Moisturizers and Cleansers in the Management of Skin Conditions Caused by Personal Protective Equipment and Frequent Handwashing

Sara Mirali, PhD; Patrick Fleming, MD, MSc, FRCPC, FCDA; Charles W. Lynde, MD, FRCPC, DABD


Skin Therapy Letter. 2021;26(4):9-13. 

In This Article

Abstract and Introduction


During the COVID-19 pandemic, prolonged usage of personal protective equipment (PPE) and frequent handwashing has exacerbated or caused skin diseases, particularly amongst frontline workers. Skin conditions, such as atopic dermatitis, irritant contact dermatitis, and hand eczema, affect patients' quality of life and their ability to work. These conditions can be managed by frequent moisturization and washing with gentle cleansers. In this review, we discuss the properties of effective moisturizers and cleansers for patients with skin diseases related to enhanced infection control procedures.


During the COVID-19 pandemic caused by the novel coronavirus SARS-CoV2, health authorities advised frontline workers and the public to take infection control precautions. Current evidence suggests that COVID-19 is transmitted through respiratory droplets and contact with contaminated surfaces.[1] To prevent transmission, frequent handwashing and prolonged usage of personal protective equipment (PPE), such as goggles, masks, face shields, and gloves, are recommended. These enhanced precautions can cause or exacerbate inflammatory skin conditions, which impact patients' quality of life and, in some cases, their ability to work.[2] Moreover, associated symptoms, such as pruritis affecting the face, increase the risk of transmission.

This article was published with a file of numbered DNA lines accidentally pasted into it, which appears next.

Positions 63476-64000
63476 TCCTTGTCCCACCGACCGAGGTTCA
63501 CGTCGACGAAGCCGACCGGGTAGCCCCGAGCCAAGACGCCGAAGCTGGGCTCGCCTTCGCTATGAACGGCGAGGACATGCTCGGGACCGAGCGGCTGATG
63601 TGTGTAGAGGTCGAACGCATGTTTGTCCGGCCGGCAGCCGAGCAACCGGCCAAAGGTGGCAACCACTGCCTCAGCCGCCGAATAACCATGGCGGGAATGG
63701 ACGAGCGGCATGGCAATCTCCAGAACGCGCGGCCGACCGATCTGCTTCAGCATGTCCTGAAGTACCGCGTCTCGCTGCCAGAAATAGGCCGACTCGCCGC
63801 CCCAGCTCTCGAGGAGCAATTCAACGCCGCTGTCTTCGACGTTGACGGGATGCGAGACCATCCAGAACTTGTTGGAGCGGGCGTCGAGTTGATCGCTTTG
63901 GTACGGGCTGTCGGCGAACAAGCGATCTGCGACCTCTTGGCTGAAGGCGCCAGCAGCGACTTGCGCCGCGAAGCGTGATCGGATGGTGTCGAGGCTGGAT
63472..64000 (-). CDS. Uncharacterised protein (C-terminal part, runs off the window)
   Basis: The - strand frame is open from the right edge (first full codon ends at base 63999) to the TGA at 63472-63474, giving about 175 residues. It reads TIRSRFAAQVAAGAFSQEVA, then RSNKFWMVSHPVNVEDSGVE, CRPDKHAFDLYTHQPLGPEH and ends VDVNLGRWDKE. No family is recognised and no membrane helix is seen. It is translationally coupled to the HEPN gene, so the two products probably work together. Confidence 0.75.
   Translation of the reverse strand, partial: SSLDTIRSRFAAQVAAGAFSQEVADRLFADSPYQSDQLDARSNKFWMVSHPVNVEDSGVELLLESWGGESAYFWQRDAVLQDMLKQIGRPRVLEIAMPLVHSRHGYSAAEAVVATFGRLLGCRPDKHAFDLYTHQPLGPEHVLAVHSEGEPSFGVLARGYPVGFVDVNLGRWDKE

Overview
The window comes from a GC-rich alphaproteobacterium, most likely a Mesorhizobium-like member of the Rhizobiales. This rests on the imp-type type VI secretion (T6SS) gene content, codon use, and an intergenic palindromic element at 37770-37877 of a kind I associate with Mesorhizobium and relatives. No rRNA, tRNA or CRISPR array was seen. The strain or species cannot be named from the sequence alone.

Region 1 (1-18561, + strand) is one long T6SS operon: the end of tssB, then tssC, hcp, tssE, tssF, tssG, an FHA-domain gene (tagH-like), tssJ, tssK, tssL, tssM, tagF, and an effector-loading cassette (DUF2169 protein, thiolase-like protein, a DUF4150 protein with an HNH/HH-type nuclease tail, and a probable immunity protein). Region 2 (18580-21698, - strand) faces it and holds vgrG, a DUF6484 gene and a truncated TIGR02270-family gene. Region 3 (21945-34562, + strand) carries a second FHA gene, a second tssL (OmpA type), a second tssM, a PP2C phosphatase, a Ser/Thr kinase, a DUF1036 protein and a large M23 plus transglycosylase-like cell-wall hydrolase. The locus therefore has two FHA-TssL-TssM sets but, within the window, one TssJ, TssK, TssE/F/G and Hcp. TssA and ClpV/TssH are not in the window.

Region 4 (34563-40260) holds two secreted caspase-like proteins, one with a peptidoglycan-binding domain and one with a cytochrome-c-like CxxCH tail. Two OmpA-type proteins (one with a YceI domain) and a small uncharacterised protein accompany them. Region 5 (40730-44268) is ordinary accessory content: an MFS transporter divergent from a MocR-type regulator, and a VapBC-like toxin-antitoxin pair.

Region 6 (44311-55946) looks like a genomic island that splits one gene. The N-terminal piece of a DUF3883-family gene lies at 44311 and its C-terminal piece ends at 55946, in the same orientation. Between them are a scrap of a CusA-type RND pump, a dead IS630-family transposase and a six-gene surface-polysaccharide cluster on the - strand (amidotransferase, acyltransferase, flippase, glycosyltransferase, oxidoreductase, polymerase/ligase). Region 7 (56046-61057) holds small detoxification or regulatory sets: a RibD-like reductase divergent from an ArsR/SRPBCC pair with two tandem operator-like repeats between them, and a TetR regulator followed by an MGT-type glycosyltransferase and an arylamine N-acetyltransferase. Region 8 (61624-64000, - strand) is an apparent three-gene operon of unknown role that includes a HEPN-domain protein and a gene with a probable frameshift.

Recent studies have shown that 75–97% of healthcare workers (HCWs) treating COVID-19 patients suffered from adverse skin reactions, including contact and pressure urticaria, rosacea, perioral dermatitis, contact dermatitis, or aggravation of preexisting skin disorders. The most commonly affected areas were the hands, cheeks, and nasal bridge.[2,3] These adverse effects are not restricted to HCWs4 and are mainly caused by the hyperhydration effects of PPE, friction, epidermal barrier breakdown, and contact reactions. All of these can aggravate preexisting skin diseases or cause new skin diseases, many of which can be controlled with proper moisturization. In this review, we discuss the role of moisturizers and cleansers in the management of skin conditions caused by frequent handwashing and PPE.